A LITTLE FOOD FLIGHT READING
NATALIA Ravida’s SeasonsofSicily (New Holland, $39.95) fulfils the first requirement of the best cookbooks. It’s a 200-page hardback yet not heavy and, crucially, it opens and lies flat at every page.
As for the food, the recipes cover the unexpected as well as pastas and seafood. Zucchini flowers are cooked in broth until ‘‘ soft and mushy’’ rather than fried or baked, and seasoned with oil and saffron and served with pasta.
A ricotta and salami pie in a sweet crust reflects the sugar-loving tastes of Sicily.
Among the seafood dishes, there is a recipe for rolled sardines with pine nuts and raisins and, another autumn dish, ‘‘ baked dentex’’ (dentice al forno), which sounds like a tooth condition but refers to what we in Australia call silver trevally.
Desserts include a moulded quince paste and white grape pudding with toasted almonds. And beside the unexpected dishes are the timeless favourites such as cannoli, almond and chocolate cake and iced Christmas biscuits.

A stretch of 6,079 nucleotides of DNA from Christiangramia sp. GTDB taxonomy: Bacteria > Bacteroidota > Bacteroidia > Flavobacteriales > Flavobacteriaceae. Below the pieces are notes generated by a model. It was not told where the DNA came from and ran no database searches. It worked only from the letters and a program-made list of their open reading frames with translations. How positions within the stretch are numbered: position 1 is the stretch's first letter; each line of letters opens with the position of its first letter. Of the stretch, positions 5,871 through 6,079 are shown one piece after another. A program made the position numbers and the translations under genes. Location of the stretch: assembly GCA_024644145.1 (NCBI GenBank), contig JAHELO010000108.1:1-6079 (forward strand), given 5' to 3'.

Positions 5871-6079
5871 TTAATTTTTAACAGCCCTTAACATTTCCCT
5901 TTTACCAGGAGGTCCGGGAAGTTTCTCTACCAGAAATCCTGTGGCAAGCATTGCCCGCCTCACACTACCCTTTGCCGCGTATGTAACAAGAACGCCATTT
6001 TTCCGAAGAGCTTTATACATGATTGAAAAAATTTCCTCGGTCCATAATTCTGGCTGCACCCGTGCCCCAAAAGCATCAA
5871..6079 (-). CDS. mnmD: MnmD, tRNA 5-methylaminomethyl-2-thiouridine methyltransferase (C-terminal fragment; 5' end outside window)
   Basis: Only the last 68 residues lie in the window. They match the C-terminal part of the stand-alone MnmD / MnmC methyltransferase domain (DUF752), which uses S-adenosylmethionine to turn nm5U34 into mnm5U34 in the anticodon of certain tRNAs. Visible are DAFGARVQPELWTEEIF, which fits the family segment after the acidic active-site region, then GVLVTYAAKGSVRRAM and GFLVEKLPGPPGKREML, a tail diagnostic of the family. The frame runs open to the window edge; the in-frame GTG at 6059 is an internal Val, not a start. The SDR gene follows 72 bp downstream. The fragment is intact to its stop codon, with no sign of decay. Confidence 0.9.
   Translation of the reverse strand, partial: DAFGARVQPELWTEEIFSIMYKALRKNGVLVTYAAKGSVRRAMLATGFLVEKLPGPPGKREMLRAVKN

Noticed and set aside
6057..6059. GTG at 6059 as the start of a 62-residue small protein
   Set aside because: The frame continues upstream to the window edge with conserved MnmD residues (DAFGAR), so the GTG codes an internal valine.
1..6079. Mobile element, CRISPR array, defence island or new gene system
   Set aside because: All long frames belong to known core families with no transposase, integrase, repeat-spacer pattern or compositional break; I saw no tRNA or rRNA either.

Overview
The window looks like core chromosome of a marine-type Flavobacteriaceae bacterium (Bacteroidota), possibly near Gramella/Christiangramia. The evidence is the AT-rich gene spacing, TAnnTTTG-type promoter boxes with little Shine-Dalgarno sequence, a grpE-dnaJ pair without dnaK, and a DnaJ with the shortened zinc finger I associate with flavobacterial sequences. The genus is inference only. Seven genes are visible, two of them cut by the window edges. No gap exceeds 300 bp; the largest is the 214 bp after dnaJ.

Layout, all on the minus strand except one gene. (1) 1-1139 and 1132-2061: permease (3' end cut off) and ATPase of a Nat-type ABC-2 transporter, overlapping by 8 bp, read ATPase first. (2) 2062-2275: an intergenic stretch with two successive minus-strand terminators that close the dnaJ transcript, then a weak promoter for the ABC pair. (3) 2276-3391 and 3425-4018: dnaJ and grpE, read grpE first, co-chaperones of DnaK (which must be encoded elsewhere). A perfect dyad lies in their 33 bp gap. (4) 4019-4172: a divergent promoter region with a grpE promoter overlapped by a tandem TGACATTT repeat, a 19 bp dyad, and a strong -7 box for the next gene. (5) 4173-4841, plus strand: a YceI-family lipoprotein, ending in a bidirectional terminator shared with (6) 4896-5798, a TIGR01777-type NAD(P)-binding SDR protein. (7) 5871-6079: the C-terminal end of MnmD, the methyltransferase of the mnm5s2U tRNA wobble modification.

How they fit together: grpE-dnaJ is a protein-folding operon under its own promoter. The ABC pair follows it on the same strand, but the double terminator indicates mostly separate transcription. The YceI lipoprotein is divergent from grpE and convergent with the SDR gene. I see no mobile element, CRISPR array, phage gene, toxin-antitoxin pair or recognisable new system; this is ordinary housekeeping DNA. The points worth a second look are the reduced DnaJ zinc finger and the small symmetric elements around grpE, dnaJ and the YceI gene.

Produce pictures are of lemons, artichokes, olives and broad beans. Most important, the book is divided into seasonal food, ripe apricots heralding summer, turning leaves and persimmons the autumn. The book is a hymn to Sicily and the foods of the south, written by an author with solid southern credentials. Pictures in deep rich colours show someone’s grandmother making almond-paste Easter sheep, atmospheric scenery, peeling walls and an olive tree in the heat of a Sicilian afternoon. Judith Elen